Being a Writer Is the Worst

Of all the creative, artistic vocations, being a writer is the worst. I mean, I love it, but it’s the worst.

I envy other artists because of something they can easily do that is ridiculously difficult for a writer to accomplish, which is one very simple thing: to see someone actively enjoying their work.

If you’re a musician, actor, or dancer, you can perform live for people. If you’re a painter, sculptor, or other material artist, you can watch visitors to a gallery showing your work.

But writers don’t get to watch people reading their books.

It’s considered creepy and is frowned upon in polite society.

“Not true,” some of you are saying. “Like poets, authors can do public readings of their work!”

Yeah, which means I can experience live reactions from a tiny audience hearing me read a few pages of a 300-page book. That’s like a painter displaying only the top inch of his wall-sized mural or a musician playing only the opening chords of a song.

Don’t misunderstand… I do keep correspondence from readers who have read and loved my work and those messages mean a great deal to me. But it’s all past tense. “I loved your book.” They’re done. They’ve read the entire work. There’s no way for the writer to see the moments of surprise on a reader’s face at plot twists, to see the reader cry when a beloved character dies, to hear them laugh at your stellar sense of humor. Because by the time they write to us, all that is just a memory.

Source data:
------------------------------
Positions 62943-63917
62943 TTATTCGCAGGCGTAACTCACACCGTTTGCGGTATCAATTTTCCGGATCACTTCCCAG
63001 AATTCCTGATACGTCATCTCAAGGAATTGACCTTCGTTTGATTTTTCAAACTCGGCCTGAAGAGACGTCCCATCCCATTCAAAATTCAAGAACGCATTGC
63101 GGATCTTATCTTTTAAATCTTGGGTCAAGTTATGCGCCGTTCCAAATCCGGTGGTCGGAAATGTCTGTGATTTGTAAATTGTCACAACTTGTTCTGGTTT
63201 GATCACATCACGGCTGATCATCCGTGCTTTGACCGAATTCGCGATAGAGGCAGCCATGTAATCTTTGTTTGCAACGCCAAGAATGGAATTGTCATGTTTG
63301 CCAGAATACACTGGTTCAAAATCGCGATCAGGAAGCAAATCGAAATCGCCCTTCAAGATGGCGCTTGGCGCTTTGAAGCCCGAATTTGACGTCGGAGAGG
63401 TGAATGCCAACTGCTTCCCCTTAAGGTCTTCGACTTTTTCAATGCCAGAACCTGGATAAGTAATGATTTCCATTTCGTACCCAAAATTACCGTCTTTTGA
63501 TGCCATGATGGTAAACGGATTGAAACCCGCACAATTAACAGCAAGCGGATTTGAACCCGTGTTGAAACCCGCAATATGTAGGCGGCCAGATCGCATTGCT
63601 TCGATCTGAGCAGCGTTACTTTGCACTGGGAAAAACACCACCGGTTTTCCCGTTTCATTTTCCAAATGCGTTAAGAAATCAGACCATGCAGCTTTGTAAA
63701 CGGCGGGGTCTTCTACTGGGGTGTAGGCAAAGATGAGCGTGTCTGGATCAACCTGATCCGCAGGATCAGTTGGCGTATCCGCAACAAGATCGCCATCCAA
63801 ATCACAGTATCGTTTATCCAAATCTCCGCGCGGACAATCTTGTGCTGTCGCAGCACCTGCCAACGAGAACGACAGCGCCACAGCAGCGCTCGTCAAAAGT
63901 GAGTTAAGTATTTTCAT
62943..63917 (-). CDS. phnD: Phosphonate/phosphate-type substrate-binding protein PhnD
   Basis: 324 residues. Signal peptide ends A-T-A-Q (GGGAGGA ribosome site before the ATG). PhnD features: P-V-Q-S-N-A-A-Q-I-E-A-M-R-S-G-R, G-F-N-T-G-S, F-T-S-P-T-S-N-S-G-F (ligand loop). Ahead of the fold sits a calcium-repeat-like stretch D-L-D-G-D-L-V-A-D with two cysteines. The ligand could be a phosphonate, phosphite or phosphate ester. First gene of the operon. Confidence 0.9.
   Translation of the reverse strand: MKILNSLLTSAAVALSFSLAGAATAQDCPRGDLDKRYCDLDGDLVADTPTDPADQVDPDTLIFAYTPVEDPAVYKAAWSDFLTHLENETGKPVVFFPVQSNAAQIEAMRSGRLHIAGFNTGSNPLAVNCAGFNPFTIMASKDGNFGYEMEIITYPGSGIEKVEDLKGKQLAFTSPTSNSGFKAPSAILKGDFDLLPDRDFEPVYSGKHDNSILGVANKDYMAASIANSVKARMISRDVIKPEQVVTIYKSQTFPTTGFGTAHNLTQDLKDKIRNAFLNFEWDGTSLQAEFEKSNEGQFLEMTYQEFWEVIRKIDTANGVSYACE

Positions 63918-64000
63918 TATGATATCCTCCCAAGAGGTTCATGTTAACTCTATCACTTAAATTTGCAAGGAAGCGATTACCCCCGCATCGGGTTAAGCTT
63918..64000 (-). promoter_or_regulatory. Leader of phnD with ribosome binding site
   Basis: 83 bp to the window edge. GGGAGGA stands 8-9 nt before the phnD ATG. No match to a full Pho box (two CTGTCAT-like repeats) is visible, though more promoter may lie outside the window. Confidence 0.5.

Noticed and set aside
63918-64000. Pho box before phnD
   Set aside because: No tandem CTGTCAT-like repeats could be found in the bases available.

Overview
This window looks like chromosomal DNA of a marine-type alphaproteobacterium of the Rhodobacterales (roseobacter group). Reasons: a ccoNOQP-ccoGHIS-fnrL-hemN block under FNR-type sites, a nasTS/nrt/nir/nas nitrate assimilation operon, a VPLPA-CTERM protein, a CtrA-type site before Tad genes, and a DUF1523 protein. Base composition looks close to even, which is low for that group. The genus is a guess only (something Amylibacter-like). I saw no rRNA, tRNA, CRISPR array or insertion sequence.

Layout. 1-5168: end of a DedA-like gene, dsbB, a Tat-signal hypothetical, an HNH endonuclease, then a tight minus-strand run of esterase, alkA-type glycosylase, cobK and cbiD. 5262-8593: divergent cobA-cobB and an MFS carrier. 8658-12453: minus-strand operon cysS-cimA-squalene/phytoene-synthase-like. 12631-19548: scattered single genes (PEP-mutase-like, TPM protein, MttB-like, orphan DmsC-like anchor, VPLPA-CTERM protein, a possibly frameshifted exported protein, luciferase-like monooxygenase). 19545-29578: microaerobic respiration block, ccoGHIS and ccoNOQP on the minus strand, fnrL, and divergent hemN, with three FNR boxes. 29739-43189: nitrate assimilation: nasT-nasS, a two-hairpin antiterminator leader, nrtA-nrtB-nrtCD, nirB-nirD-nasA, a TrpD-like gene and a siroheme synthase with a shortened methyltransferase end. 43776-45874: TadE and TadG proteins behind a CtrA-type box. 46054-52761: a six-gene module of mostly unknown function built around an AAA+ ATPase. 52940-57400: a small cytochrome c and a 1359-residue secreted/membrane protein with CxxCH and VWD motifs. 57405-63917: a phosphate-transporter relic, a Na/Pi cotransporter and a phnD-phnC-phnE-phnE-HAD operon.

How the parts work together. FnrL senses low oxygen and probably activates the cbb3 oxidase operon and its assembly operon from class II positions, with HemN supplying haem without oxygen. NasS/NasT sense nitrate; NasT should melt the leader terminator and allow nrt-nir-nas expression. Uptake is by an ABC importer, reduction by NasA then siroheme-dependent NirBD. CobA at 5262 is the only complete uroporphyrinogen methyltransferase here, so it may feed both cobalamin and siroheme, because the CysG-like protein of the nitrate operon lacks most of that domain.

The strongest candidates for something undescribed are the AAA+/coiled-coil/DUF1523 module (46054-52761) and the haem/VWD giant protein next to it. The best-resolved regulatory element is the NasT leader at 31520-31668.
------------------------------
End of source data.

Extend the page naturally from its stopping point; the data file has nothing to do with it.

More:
I’ve been fortunate over the years to have been able to talk with a few readers while they’re between chapters of my books. And that’s really great, because they can share their reactions and thoughts when they’re at least still fresh. But those reactions aren’t now.

It’s never now for authors.

Being a writer is the worst.

Posted by vmwales